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Pandemic poverty put a house deposit out of reach for more young people

Pandemic poverty was driving down the life chances of under-25s and pushing rich and poor further apart, a new survey has shown
Around 36 per cent of 18 to 24-year-olds had to put plans to leave their parents' home on hold because of the pandemic. Image: Pexels

The pandemic drove down life opportunities for young and already disadvantaged people, say 70 per cent of Brits, as experts warned poverty puts the public’s faith in Boris Johnson at “serious risk”.

More than six of every 10 people (63 per cent) said the Covid-19 crisis widened the gap between rich and poor people, according to a study by charity Turn2us, with redundancies, lost work hours and increased living costs pushing people deeper into hardship.

“The prime minister can be in absolutely no doubt about the momentous task he faces in ‘levelling-up’ left behind areas of the UK,” said Sara Willcocks, head of external affairs for the charity.

“The faith many voters placed in him to deliver improved regional equality seems to be at serious risk.”

Young people are among those hit hardest by pandemic redundancies and income cuts. The Turn2us figures — collected in a YouGov survey of 2,000 adults — highlighted the knock-on effects Covid-19 poverty, with more than a third (36 per cent) of 18 to 24-year-olds having their plans to save up for a house deposit dashed during lockdown.

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“The coronavirus has clearly had a significant impact on social mobility and the government must invest in opportunities and remove barriers if it is serious about giving everyone a fair opportunity to thrive in life,” Willcocks added.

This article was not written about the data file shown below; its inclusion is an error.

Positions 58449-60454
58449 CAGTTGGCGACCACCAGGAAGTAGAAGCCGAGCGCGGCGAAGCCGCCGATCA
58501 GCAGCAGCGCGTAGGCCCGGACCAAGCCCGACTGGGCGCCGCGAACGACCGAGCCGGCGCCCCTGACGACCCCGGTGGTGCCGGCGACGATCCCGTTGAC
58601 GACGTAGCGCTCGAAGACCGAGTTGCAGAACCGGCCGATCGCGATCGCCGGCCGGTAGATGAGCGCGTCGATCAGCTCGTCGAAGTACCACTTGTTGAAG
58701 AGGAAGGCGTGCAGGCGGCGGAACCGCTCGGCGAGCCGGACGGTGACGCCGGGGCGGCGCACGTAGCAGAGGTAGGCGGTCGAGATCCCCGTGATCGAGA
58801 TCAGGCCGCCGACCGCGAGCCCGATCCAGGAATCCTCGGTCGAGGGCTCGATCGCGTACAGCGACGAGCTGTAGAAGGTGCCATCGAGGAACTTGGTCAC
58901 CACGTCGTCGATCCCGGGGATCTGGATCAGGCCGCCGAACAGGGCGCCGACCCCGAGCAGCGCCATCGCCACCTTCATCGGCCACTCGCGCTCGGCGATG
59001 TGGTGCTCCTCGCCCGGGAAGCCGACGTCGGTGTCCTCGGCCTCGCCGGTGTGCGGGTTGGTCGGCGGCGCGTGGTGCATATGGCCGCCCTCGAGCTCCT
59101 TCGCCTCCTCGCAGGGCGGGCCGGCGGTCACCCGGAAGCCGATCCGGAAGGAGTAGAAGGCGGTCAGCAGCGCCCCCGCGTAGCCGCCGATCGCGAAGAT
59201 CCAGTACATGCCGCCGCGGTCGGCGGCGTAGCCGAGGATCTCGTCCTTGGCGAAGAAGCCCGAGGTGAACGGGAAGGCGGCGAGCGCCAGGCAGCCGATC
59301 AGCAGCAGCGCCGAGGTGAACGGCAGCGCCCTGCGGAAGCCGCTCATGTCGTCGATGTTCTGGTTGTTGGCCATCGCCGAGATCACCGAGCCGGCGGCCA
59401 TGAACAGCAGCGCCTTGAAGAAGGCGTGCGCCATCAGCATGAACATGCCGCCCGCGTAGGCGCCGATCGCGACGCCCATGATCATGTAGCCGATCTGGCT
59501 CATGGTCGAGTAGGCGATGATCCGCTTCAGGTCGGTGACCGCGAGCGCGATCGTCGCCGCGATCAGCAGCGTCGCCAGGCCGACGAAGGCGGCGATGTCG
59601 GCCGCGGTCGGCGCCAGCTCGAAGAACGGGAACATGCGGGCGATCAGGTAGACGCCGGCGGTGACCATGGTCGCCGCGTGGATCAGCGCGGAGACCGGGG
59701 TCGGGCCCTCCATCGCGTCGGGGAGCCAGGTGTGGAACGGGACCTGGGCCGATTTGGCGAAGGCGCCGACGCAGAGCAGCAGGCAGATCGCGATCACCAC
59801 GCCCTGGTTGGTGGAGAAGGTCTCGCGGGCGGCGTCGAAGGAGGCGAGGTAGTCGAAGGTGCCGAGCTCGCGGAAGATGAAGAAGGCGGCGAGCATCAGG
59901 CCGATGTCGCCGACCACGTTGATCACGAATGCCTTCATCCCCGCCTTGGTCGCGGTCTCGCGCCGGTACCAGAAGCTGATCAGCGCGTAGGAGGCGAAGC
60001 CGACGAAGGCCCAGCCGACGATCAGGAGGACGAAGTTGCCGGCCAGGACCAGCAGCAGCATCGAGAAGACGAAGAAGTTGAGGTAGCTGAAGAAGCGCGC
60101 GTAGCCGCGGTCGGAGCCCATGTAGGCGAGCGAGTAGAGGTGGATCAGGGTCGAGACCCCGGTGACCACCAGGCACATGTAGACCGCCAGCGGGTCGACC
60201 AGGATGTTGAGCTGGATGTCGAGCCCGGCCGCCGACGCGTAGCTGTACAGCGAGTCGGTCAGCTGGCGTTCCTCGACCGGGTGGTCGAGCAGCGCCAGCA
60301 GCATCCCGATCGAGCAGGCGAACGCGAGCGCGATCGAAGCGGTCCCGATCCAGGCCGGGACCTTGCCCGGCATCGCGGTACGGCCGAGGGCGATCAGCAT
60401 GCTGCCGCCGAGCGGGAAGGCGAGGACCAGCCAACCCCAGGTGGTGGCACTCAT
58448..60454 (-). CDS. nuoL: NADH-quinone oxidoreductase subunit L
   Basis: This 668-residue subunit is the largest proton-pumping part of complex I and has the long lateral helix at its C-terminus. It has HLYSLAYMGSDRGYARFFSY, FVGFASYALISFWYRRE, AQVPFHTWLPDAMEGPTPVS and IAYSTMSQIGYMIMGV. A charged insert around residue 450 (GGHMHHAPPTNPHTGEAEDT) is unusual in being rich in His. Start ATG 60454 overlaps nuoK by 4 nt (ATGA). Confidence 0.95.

For 36 per cent of 18 to 24-year-olds the Covid-19 crisis meant having to put on hold their plans to move out of their parents’ home.

Twenty eight per cent of people in the same age range had hopes of going to university changed.

“We urge Number 10 to reverse the planned cut to universal credit in September if they want to reverse this worrying trend.”

The benefit will be cut by £20 per week — or £1,040 per year — for around six million people when ministers remove the universal credit increase introduced at the start of the pandemic.

The move will leave around 1.38 million under-25s worse off, and is planned to go ahead despite widespread calls from campaigners and MPs to make the temporary increase permanent.

Government support so far is “not enough” to mitigate young people’s emotional, financial and employment worries as the country emerges from lockdown, the All-Party Parliamentary Group (APPG) on Youth Affairs said earlier this year.

“Young people as a generation have been disproportionately affected by the pandemic,” said Lloyd Russell-Moyle, chair of the APPG and Labour Co-op MP for Kemptown, who said the economic and social impact of the pandemic on young people needs “urgent investigation”.

“What we have found is that young people are in dire need of support at almost every juncture,” he added. “We note the government’s goodwill in providing some support, but it is not enough.”

The prevalence of precarious work leaves young people in poverty and at an increased risk of homelessness. The number of young people turning to homelessness services increased by 60 per cent in lockdown, YMCA Downslink said.

Hundreds of thousands of people are at risk of losing their homes right now. One UK household is being made homeless every three-and-a-half hours.

You can help stop a potential avalanche of homelessness by joining The Big Issue’s Stop Mass Homelessness campaign. Here’s how: